Wednesday, October 27, 2010

2 hour road bike and new MTB review!!! (finally!)

Today was rainy, humid, and muggy. Not exactly October weather here in the northeasten US, but it is what it is. On the schedule for today was a simple 90 minute ride with 5 x 5 minutes of 350-360 watts. The rest was to be done at around 200 whats with some easier efforts between intervals. Nothing crazy, but easy nonetheless. Of course easy with me is never exactly easy:).

This morning my car had some issues so I wound up riding by bike to work. Nothing big, but just something else to get in the way of things going smoothly. Anyway, after riding home, I set up my Powertap wheel on the bike only to realize it's batteries were dead. Awesome. Finally, I decided to just get out there, rain and all, and just ride. Felt pretty good actually to do a "real" workout without a powermeter. I've been a slave (in a good way) to the thing for the better part of the last 6 months and I definately grew tired of watching numbers and getting frustrated if I couldn't reach what was prescribed. I suppose at that time you should be disciplined enough to realize that the workout is probably over for you, but I'm stubborn so I often would push through and absolutely crush myself. I have a feeling that's why I had a less than optimal season this past summer. Anyway...

So out on the road today things felt good. Mtbing has made me into such a powerful and efficient cyclist it's amazing. I'm faster and stronger on the road than I've ever been, and my bike handling skills are off the charts. I was able to ride today without ever touching the ground with my feet-I know that sounds funny but what I mean is that I never had to unclip at lights. I can hold a track stand for however long, and when the light turns green I'm off. So cool... The workout was strong and I was happy with the efforts. Also I forgot how much fun riding in the rain can be (minus cleaning your bike afterwards). All in all a good day. I was supposed to do a run today as well, but in all honesty just didn't feel like it. I didn't sleep much last night and didn't want to push it. I think, and coach would probably agree with me, that there's really no need to push it at this point in the season. I'm not lacking motivation, I just honestly didn't feel like running. It'll come though I'm sure.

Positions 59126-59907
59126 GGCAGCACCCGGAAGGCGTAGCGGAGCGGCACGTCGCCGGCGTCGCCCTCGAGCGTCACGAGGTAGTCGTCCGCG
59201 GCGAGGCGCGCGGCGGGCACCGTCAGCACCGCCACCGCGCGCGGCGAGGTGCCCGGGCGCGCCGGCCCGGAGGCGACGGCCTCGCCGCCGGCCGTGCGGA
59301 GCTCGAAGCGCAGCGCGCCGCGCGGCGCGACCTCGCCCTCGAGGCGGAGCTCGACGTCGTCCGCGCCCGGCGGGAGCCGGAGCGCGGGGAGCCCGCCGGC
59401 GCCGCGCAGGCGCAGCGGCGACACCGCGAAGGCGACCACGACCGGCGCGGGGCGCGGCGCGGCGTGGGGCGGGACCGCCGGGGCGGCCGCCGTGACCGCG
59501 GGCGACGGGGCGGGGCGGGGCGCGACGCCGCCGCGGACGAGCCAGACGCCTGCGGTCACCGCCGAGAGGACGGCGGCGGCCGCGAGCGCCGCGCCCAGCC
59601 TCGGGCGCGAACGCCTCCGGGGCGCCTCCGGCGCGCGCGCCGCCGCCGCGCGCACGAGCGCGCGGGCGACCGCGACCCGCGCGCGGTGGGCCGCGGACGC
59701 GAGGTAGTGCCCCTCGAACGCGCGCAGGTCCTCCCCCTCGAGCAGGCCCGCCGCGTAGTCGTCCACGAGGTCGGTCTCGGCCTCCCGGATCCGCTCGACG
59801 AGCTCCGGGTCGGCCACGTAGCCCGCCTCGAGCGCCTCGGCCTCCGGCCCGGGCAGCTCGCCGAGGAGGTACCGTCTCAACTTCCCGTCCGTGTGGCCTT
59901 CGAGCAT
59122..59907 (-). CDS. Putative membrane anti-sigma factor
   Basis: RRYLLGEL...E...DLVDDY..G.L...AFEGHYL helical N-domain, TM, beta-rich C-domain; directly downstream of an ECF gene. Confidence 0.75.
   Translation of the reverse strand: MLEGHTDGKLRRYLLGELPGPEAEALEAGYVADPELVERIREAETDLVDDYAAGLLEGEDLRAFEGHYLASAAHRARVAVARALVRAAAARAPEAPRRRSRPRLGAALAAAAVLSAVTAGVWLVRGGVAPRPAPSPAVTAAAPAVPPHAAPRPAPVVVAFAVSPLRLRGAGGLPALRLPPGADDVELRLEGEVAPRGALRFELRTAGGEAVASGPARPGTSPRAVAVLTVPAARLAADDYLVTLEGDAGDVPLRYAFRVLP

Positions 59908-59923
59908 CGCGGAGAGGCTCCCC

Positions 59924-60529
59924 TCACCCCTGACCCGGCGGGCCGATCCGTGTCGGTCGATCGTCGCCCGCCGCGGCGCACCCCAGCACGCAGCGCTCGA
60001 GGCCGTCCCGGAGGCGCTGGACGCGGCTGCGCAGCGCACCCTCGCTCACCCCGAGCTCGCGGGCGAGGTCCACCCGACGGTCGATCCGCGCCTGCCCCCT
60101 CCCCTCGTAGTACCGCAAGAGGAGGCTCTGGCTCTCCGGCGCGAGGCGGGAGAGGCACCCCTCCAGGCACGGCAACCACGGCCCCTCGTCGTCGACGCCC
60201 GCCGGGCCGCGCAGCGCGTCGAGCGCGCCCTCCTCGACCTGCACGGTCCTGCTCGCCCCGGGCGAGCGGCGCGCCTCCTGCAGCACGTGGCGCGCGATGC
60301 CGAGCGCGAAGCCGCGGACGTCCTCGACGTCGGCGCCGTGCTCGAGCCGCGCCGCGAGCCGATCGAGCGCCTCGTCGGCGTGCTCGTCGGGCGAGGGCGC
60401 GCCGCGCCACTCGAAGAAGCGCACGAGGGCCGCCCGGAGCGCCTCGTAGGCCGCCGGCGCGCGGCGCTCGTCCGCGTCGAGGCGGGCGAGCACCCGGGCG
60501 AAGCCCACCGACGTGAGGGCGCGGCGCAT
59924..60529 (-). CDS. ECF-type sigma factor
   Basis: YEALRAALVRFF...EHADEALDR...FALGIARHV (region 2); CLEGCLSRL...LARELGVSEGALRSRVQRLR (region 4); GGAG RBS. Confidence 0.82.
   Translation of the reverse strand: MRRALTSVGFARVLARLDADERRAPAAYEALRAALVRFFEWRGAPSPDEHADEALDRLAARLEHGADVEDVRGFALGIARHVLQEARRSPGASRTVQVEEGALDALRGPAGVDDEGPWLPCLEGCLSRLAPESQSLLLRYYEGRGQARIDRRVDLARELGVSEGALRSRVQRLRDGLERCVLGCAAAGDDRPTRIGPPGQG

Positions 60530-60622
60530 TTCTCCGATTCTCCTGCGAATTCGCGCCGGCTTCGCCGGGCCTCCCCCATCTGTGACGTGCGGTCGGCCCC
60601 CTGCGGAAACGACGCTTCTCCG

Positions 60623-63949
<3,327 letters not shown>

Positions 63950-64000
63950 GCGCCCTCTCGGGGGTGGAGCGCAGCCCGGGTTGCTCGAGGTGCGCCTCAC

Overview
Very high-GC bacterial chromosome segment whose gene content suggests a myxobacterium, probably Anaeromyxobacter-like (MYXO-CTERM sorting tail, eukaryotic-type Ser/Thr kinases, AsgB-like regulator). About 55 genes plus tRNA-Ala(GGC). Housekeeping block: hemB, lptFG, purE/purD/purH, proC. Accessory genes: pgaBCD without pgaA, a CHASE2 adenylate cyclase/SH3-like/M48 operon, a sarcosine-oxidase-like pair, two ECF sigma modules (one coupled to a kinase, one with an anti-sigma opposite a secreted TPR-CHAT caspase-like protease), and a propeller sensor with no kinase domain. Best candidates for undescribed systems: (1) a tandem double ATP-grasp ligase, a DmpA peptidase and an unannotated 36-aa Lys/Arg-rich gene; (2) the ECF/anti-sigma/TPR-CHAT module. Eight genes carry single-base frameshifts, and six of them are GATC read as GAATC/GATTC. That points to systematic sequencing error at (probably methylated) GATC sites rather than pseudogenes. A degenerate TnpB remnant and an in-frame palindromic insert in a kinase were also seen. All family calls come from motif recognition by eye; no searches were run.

OK, so on to the long aticipated mtb review!!! So, I got a 26 inch bike that will be my primary bike heading into next season. I was really on the fence about going with the 26 inches over the 29er I had been riding, but hopefully the following will explain my decision.

My Old ride: Gary Fisher Xcaliber 29er Hardtail (don't know the year but I think it's a 2008)
I got this bike primarily as a crappy weather winter training/fun bike. It was originally built up as a rigid singlespeed, but this season as I entered my first XTERRA race in August, I decided to invest some cash in it and build it into a geared bike with a Rock Shox REBA SL fork. I got some decent components, stuck with the mechanical brakes, and swapped in a Deore crankset. Also, I went tubeless with the tires, using Stan's Notubes inside Hutchinson Python tires. All together, it's a pretty solid rig. Not the lightest, but just about raceworthy.
The biggest thing I have to say about 29ers is that you can't beat the ride. It may not be the fastest bike in all situations, but when it gets rolling you feel like you could easily suck up any loose rocks, bumpy roots, or sandy stretches with no problem. Simply put, the bike inspires a lot of confidence. It corners decently, but looses a lot in the way of acceleration. Here on Long Island we have a lot of tight and twisty singletrack. Loads of fun, but in many ways hard to close the gap on when riding a 29er with friends riding 26er's. Nonetheless, it's the bike I basically learned to ride on, and I still love it.